A recent online article notes that health care professionals are “not always liable for all the harms a patient experiences,” which is certainly true.
And that reality can make it difficult sometimes for plaintiffs to prevail in medical malpractice cases, given the high proof threshold involved. A litigant must convince a judge or jury that third-party negligence played a directly contributing role in causing an injury and that such injury resulted in material personal harm to a patient.
In other words, things can get complex, and a malpractice plaintiff will also certainly confront stark denial and a strong defense from any defendant and his or her insurance carrier.
Which makes the following advice eminently sensible. The article flatly states that, “If you think you’re a victim of medical malpractice, you should consult with an attorney.”
And that recommendation can be especially well considered when a head injury is involved, given the complexity of the brain and the fact that some traumatic brain injuries are not readily apparent and take time to fully manifest themselves.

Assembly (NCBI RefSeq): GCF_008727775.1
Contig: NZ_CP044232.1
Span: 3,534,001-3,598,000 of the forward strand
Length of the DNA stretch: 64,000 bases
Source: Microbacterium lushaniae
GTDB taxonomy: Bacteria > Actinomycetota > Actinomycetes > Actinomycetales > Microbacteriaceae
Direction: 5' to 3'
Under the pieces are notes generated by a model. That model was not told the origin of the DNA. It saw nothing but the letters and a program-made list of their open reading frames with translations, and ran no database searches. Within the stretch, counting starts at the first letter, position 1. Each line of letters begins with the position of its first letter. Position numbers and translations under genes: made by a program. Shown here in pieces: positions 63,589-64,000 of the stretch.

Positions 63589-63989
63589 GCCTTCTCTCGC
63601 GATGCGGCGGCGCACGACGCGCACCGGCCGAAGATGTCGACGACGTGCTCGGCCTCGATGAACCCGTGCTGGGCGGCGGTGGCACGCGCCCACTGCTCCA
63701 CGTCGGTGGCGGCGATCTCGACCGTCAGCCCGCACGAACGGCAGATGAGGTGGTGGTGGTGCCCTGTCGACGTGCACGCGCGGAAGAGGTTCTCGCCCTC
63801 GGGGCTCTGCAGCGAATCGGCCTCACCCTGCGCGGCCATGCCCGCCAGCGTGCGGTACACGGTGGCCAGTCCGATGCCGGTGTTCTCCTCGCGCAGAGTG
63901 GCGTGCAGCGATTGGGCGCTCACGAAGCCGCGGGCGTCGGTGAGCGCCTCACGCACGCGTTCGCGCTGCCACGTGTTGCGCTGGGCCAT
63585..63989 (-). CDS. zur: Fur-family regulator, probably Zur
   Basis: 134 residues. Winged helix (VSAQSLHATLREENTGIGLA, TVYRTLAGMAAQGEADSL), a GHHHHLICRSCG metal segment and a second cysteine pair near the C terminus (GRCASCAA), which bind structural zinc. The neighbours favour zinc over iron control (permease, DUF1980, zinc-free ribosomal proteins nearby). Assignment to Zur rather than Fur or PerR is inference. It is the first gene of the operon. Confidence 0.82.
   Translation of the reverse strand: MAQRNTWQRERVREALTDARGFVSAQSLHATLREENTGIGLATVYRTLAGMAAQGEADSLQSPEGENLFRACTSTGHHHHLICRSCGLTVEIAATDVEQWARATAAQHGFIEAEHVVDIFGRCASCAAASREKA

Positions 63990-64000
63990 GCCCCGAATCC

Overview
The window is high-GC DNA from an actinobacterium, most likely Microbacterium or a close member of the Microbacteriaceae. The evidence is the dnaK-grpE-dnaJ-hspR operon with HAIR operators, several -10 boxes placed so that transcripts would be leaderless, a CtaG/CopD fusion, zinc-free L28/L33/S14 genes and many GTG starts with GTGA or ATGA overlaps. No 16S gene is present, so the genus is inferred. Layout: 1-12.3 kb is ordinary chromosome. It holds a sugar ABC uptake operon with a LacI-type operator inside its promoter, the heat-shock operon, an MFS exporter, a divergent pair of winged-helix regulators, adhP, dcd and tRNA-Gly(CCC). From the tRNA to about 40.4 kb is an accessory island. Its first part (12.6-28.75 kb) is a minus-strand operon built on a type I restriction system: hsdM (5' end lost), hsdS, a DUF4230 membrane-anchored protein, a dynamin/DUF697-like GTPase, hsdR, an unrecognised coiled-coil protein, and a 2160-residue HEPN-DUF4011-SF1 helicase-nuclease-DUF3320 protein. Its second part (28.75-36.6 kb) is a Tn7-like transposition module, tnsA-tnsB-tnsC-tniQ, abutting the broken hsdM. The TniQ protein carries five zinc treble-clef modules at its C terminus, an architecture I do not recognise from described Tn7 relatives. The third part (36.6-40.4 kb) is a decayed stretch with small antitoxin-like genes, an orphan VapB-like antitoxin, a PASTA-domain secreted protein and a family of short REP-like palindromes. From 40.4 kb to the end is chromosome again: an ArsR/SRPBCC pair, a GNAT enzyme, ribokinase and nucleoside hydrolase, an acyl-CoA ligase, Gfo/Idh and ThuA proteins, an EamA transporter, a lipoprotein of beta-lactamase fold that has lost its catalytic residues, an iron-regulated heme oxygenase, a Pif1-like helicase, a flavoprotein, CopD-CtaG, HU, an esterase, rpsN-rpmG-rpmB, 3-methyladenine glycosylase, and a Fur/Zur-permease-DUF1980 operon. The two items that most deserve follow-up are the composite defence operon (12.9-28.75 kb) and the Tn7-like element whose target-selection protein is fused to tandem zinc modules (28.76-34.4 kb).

The aforementioned media piece notes that the medical malpractice-related sources of brain injury are myriad and encompassing.
In one instance, for example, brain trauma can be realized when an obstetrician or delivery team makes a mistake during an infant’s birth. In another case, an anesthesia error during surgery can stop the flow of oxygen to the brain and bring about dire — and lasting — consequences. Misdiagnosis can fail to reveal a significant brain injury and, moreover, allow it to worsen. Medication mistakes can result in seizures, strokes and other conditions that result in serious trauma.
Oftentimes, these things aren’t readily ascertainable and need to be discovered through practiced and methodical investigation.
As the above article notes, if you suspect that medical malpractice caused personal injuries for you or a loved one, “don’t hesitate to contact an attorney.”